Energy Floating Structures: A Sustainable and Innovative Initiative

Energy Floating Structures: A Sustainable and Innovative Initiative

Sustainable architecture is currently expanding towards diverse areas, one of the most fascinating ones is the creation of energy floating structures. This kind of structures allows the solar, hydraulic and eolic energy to be gathered. This is possible thanks to solar panels, eolic generators and turbines in architectonic structures. Here are three examples worth analyzing.

Floating milk farm (Rotterdam)

Peter van Wingerden, founder of Beladon, a Dutch construction company, built the first floating milk farm in the world. Its purpose is to search for new alternatives for alimentary safety. This cow farm is all about reuse. The space is completely sustainable: it has solar panels that provide all the necessary energy, a system of rainwater collection and purification, and even milk and compost robots.  

The 4,843 feet farm floats on concrete hulks that are fixated on two steel beams that go 65 feet under the sea. The structure is able to move according to the tides and never leans more than eleven inches, even when the wind is strong. The cows are fed with potato crusts and weeds. Their solid waste is absorbed by a robot and deposited in a platform underneath. Their liquid waste is collected and filtered. In addition to this, the project also provides a considerable reduction in transportation, thus reducing the pollution this implies.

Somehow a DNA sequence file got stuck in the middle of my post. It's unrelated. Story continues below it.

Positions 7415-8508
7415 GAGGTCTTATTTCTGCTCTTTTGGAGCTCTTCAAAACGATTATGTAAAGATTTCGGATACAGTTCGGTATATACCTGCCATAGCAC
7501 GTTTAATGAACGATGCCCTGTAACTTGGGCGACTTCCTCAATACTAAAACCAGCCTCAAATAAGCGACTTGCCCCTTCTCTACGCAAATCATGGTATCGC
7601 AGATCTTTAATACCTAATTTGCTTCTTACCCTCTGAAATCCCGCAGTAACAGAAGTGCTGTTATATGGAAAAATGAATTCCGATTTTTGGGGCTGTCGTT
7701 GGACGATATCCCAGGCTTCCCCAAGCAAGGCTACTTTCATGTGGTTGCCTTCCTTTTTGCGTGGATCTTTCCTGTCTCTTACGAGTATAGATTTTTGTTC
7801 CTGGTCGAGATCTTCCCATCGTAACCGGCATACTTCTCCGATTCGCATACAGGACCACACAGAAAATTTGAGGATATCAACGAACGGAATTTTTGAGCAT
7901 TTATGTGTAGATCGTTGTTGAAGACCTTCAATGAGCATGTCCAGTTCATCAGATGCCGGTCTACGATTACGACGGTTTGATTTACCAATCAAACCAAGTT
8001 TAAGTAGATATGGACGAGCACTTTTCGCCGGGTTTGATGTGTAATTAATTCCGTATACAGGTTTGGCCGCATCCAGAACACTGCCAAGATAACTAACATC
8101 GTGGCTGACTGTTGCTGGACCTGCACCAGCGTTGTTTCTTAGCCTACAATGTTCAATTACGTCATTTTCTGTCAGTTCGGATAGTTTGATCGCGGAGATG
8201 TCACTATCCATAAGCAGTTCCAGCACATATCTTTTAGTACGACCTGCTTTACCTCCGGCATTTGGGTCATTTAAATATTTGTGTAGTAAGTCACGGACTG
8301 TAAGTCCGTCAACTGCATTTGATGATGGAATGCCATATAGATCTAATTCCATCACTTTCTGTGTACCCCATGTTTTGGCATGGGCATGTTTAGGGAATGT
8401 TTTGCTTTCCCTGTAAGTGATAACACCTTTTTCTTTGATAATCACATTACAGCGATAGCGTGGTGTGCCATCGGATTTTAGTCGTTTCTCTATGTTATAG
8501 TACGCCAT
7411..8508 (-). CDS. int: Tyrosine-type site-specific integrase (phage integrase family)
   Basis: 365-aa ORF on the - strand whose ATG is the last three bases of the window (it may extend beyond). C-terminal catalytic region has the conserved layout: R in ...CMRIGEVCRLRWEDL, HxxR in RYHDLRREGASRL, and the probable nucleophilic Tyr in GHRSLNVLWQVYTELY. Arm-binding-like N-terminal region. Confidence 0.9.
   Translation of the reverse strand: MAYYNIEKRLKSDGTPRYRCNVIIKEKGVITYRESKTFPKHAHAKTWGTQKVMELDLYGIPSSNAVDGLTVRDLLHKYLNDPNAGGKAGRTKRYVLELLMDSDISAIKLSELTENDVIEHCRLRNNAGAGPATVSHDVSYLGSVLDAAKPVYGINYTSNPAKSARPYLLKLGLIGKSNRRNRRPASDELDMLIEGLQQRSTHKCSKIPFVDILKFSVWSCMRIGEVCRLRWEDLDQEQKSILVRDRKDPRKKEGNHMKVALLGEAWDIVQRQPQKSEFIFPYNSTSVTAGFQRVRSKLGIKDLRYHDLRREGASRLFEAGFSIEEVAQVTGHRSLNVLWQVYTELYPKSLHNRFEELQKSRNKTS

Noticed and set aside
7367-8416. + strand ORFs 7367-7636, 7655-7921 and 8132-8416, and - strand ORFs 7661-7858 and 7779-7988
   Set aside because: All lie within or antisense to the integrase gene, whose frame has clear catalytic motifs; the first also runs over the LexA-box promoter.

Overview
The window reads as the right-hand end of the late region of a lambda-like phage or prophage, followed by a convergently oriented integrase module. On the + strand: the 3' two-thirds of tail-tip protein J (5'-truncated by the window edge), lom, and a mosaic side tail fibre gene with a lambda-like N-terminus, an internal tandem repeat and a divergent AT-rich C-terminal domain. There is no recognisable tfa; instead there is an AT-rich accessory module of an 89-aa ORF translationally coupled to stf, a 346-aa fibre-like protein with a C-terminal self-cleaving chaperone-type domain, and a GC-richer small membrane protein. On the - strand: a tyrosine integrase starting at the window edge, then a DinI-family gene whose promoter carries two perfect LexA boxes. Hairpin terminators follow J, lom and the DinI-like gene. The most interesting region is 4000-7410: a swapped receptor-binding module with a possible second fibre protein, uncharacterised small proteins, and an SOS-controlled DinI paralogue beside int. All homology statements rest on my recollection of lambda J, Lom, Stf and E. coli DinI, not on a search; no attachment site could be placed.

Wayland (Italy)

Wayland is a project of a floating city imagined by Italian architect Pierpaolo Lazzarini, using the Mayan pyramids as inspiration. It will merge modular pyramids and luxury yachts, becoming a unique attraction. It’s planned to be concluded in 2022. The floating pyramids will be placed over a 3,000 square meter basement with a port for entering ships. The buildings will be around 30 meters high. Each pyramid includes an engine and propulsor with the purpose to be located in the necessary positions. The modules will be made of fiberglass, carbon and steel. Each level will be built onsite once the base is fixed on the sea. This is a sustainable project that includes solar panels, turbines for energy generation, a desalination system for water supply and floating gardens for harvesting.

Manta Ray (Seoul)

In 2017, the architect firm Vincent Callebaut presented an ambitious project named Manta Ray. It’s presented as a net-zero building thanks to renewable sources, while also providing purification of the Han river on which it will float. 

The energy is supplied by solar panels over the roof, opaque photo-thermal plaques, eolic turbines, hydrokinetic turbines, and biomass (organic and biodegradable residues from the Yeouido park that will provide energy for equipment.

This floating complex will be 25,600 square meters that include the terminal, the docks, the observatory and a cultural complex. The purifying process of the river water will be achieved thanks to marisma plants, and it will also include a willow forest on the top with bicycle lanes. 

As we can see, sustainable projects open a whole area of opportunity for creative and innovative architecture. We’ll surely see more projects like these in the future as the field is becoming increasingly aware of our planet’s needs. Have you heard of more initiatives like these ones? Share them with us! YOU MUST READ Adaptive Reuse Architecture: A Trend that can Change the World


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